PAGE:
Kukla's Korner

Kukla's Korner Hockey

Morning Line

I agree with no touch icing, others make no sense, hockey has been around for a long time and its fun as hell to play exactly the way it is

-Dustin Brown of the LA Kings on some of the rules at the R & D camp, via Twitter.

Filed in: NHL Teams, Los Angeles Kings, | KK Hockey | Permalink
  Tags: dustin+brown

Comments

Nathan's avatar

+1

I do like no-touch icing. As for everything else, I only like the changes that help enforce/more accurately call the existing rules of the game, such as the secondary yellow “goal line” and the thinning of the mesh on the top of the net to make it easier to correctly call goals.

Posted by Nathan from the scoresheet! on 08/20/10 at 11:31 AM ET

Primis's avatar

Dustin apparently misses the point that nobody cares how “fun” it is for him to play.

It’s also not necessarily about attracting new fans or anything.

What it IS about is progression and growth.  Look at MLB.  They’re so dead-set against changing anything from the way it was 80 years ago, and the result is that less and less people care about the sport now.  And all because some old guys are hung up on the good ol’ days.

So World Series games still start at 8pm or 9pm on weeknights when kids can’t and won’t watch.  They resist instant replay even though everyone can see they badly need it, and they resist it simply for the sake of resisting change.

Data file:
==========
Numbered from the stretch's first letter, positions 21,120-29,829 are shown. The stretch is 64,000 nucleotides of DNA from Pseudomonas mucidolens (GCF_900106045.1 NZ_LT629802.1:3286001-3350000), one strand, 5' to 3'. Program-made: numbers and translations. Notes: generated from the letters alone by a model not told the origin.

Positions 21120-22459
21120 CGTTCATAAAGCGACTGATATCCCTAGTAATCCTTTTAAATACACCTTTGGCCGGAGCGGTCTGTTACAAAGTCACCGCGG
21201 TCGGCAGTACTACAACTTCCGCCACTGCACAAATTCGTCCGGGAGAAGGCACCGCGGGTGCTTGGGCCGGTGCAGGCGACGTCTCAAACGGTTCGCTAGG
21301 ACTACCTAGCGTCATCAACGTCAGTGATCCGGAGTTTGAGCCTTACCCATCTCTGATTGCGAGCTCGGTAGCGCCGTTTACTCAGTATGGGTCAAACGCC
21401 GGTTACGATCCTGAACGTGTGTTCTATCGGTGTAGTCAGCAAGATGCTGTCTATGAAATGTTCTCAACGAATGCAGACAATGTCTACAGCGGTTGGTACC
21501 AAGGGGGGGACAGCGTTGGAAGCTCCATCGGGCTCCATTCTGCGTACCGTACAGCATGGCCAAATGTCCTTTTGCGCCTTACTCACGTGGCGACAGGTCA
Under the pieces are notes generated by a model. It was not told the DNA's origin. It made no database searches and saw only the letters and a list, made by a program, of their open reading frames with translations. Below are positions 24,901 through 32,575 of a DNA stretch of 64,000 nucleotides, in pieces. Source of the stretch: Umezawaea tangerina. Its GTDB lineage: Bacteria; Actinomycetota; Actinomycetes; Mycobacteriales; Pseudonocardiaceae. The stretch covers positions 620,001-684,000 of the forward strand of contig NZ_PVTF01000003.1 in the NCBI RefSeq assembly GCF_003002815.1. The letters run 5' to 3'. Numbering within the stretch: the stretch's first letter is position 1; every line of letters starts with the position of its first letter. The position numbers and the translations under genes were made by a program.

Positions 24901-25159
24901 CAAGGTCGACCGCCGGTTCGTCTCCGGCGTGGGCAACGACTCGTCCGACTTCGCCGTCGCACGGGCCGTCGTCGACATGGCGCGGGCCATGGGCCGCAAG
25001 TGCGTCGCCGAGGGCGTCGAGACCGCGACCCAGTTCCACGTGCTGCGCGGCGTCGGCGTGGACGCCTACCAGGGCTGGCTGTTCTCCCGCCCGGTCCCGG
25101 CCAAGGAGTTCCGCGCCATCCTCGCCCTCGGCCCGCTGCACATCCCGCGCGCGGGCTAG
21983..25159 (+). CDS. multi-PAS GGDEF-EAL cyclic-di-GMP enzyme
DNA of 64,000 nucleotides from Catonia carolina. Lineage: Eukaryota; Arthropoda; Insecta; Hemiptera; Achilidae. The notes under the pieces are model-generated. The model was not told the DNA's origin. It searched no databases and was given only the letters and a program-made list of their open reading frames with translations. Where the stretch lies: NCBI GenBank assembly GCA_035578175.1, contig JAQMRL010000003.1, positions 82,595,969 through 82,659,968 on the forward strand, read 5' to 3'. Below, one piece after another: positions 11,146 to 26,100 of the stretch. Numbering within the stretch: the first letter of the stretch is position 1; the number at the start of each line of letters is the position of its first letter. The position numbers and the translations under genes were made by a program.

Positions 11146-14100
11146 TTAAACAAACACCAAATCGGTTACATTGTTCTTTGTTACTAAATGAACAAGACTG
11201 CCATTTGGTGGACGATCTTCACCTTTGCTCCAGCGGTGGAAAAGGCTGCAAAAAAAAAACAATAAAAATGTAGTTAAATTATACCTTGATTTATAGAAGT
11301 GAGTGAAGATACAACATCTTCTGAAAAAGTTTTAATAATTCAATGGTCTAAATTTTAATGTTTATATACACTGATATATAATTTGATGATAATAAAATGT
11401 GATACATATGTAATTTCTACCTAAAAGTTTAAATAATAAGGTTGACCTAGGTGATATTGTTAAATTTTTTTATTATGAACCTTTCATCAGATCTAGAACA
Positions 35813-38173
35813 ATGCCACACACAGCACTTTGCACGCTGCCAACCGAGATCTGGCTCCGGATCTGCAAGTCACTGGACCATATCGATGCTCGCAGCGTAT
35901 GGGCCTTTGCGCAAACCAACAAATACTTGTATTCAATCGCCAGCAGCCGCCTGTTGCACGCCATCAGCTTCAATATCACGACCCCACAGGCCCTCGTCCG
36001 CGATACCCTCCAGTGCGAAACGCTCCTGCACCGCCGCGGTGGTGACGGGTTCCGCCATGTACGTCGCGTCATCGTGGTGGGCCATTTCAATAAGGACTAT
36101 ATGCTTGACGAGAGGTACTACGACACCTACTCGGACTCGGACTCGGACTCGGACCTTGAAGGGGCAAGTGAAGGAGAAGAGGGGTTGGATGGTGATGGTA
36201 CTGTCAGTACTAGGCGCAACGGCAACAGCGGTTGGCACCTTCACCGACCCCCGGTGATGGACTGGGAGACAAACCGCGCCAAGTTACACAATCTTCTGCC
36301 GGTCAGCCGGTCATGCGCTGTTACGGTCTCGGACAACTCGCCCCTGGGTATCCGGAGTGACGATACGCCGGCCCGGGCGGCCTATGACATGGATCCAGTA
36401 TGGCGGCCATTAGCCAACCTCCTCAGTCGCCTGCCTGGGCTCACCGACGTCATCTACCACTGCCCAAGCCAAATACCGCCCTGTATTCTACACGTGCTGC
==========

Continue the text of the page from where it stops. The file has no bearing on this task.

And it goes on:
Or look at FIFA. They resisted change and in this World Cup FIFA was basically repeatedly publicly humiliated by how backwards and stupid their approach is to rules, technology, and progression.  So they now have been forced into making changes anyways.

Hockey has had rule changes for years and years before Dustin was even born.  And guess what Dustin?  It’s going to continue to change and tweak.  Because that’s what a sport does if it doesn’t want to become extinct.

Posted by Primis on 08/20/10 at 12:02 PM ET

Hank1974's avatar

Right on Primis!!!
I don’t care what any player says. They work for ME, the FAN.
He forgets that all the players thought it was ‘fun’ before the lockout when you were allowed to tackle anyone 80’ from the puck without penalties.
Suddenly, when changes were made, all the players realized how craptastic hockey was before they enforced rules that have been in the rulebook for years.

Watch a game today and tell me how many clean, nice goals you see.
9 out of 10 goals will be as follows; rebound, deflection, screen. Every goal is determined within 4’ of the crease. You hardly ever see a nice 15-foot snapper. Or how about a 20’ slapshot? Or how about just a nice clean wrister from 10 feet in?
It doesn’t happen!

And if cavemen like Brown don’t think the NHL needs to be proactive he’s even dumber than I thought.

I’m not saying we need 10 goals per game. On the contrary. I’m not arguing that we need more quantity, but we need more quality.
And if tweaking the game here or there accomplishes that, then MY MONEY will go towards paying the salary of guys like Brown who don’t seem to give a crap about what the fans think.